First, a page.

Some things you just have to see for yourself.
Go to your computer right now and look this up:
For those who don’t have access to the Internet — the above link takes you to an order page for Jesus Inspirational Sports Statues. According to the dealer, these “handpainted resin statues on a solid wood base … portray Jesus actively participating with boys and girls in a variety of sports. A wonderful way to reinforce Jesus ‘as friend’ in everyday activities.”
Sure enough, you’ll find statues of Jesus playing baseball, basketball (I think he’s about to do an “in your face” dunk over the six-year-old’s head), soccer (as he elbows the young boy out of the way as he prepares to kick the winning goal). Another statue portrays Jesus taking a handoff as another boy foolishly attempts to tackle him. (Is that considered a sin?)
Other statues show Jesus with children playing golf, doing ballet (obviously not a Baptist interpretation of Jesus’ leisure activities), and martial arts. (Fortunately, the statue does not show Jesus doing a karate chop on someone’s head.) I particularly like the hockey statue, where it looks as if Jesus is about to check his opponent on the way to a winning goal. (A theological question here: can Jesus ever miss hitting a goal?)
There are more statues (including skiing, running, and so on), but you get the idea. I must admit as I look back on my own misspent youth of playing baseball and flag football, I never actually thought about Jesus playing those sports with me. I guess as an eight-year-old I probably thought He had more important things to do, like sustaining creation and keeping the deacons in line and stuff like that. I’m not sure if a statue like this would have inspired me to great athletic achievements or not. (Hard to say, since I sort of peaked as an athlete in third grade.)
Now that I see what’s possible, I can visualize a whole new line of Jesus statues for adults. Think of the possibilities: Jesus as accountant, sitting at the calculator. If He’d been on the job, Arthur Andersen would have blown the whistle on Enron right away. There would be no statues of Jesus standing at a shredder.
Or Jesus as check-out clerk, always getting the change correct. Or Jesus as a businessman doing a hostile takeover, but being very compassionate in handing out the pink slips.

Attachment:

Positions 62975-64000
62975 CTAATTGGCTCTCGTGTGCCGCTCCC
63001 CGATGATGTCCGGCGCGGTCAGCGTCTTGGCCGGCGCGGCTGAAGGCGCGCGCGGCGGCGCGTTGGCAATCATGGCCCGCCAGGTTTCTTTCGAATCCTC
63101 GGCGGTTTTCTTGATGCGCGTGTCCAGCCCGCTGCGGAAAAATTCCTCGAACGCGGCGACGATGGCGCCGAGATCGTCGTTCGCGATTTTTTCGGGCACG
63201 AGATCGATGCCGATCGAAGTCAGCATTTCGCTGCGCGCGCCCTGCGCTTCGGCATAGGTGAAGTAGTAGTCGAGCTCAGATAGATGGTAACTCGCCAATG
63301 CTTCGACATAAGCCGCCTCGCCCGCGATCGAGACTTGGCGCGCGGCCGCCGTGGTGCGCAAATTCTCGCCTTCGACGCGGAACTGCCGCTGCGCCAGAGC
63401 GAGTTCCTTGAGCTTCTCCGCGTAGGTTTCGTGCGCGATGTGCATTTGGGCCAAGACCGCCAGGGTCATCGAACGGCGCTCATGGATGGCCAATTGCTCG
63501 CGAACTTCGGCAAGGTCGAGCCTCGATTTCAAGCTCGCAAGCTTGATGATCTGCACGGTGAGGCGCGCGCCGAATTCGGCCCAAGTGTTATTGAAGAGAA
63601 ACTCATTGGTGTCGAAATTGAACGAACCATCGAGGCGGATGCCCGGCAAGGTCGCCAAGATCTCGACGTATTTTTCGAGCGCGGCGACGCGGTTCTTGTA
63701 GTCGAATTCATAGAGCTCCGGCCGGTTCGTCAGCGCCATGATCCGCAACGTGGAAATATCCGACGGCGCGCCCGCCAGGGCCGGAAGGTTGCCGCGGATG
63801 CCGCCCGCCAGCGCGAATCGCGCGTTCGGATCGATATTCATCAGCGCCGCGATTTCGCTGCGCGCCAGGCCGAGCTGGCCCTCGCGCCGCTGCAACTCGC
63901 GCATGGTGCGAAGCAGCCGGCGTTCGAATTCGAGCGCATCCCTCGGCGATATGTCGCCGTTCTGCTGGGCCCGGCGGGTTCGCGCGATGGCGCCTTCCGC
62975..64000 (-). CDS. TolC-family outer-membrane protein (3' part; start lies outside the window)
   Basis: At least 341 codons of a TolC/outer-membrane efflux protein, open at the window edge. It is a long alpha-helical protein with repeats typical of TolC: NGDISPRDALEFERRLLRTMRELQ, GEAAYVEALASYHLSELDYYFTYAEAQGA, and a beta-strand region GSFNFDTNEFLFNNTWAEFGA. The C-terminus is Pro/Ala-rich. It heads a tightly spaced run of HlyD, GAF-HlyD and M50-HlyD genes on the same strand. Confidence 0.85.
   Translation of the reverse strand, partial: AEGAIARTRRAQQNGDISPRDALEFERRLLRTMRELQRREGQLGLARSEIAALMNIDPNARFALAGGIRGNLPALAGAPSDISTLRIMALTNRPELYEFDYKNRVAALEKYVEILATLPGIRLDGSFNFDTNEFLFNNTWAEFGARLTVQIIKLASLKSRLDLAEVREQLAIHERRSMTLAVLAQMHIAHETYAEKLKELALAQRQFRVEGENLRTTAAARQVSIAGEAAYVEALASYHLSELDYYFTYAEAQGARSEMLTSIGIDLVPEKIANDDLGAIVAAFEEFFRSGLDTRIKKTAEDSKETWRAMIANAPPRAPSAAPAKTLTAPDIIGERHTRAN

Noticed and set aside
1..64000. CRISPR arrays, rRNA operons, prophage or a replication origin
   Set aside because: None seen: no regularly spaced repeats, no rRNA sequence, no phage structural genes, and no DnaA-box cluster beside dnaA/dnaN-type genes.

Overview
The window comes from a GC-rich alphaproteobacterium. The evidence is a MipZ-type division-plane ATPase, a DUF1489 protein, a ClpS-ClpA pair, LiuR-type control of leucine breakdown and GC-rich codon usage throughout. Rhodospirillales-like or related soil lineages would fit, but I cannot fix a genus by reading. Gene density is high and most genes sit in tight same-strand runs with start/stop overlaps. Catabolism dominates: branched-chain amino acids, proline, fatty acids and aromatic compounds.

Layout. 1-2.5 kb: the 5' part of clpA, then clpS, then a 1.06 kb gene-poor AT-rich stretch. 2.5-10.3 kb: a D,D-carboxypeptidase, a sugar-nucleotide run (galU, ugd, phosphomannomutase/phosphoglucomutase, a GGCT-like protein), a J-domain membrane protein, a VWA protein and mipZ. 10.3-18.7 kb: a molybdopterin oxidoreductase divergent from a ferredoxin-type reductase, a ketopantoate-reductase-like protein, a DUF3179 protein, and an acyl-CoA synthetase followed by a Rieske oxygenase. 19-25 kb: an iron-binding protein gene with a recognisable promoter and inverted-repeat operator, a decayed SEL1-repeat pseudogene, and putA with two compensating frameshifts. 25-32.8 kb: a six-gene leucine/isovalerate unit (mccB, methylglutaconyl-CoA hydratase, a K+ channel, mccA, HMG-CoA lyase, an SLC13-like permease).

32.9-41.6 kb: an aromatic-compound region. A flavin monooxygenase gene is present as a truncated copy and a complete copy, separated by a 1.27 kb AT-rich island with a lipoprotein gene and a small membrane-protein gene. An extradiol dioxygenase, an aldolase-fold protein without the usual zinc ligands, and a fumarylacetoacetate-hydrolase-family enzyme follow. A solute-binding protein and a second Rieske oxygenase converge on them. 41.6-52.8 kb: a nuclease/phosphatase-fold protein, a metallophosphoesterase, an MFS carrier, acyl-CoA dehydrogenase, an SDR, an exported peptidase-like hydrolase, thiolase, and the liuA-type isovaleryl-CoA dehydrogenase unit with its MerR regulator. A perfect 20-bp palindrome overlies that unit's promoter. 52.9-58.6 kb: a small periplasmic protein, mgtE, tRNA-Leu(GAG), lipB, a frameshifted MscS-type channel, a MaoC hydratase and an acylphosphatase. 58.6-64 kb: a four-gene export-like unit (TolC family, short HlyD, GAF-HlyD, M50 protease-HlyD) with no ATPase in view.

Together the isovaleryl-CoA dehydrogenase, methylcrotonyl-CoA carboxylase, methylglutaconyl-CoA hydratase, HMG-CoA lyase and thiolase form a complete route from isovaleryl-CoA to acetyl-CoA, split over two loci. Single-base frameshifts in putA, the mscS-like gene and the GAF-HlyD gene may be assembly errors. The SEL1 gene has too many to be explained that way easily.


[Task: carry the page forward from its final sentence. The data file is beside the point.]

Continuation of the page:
Maybe a statue with Jesus as webmaster, sitting at the computer with dozens of coffee cups everywhere. (A theological question here: would Jesus pay $3 for a cup of Starbucks, or would he go for the discount stuff and give the rest of the money to the church building fund?)
Of course, my favorite statue would be the one of Jesus as pastor, sitting at His desk working on next week’s sermon – with an open copy of Preaching magazine in front of Him!

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About The Author

Michael Duduit is the founding publisher and editor of Preaching magazine. He is also the founding Dean of the new College of Christian Studies and Professor of Christian Ministry at Anderson University in Anderson, South Carolina. Michael is author and editor of several books, including the Handbook of Contemporary Preaching (Broadman & Holman Press), Joy in Ministry (Baker Books), Preaching With Power (Baker) and Communicate With Power (Baker). From 1996 until 2000 he served as editor of the Abingdon Preaching Annual series. His email newsletter, PreachingNow, is read each week by more than 40,000 pastors and church leaders in the U.S. and around the world. He is founder and director of the National Conference on Preaching and the International Congress on Preaching, which has been held in 1997 at Westminster Chapel in London, 2002 at the University of Edinburgh, Scotland, and 2007at Cambridge. He has been a pastor and associate pastor, has served a number of churches as interim pastor, and speaks regularly for churches, colleges and conferences.

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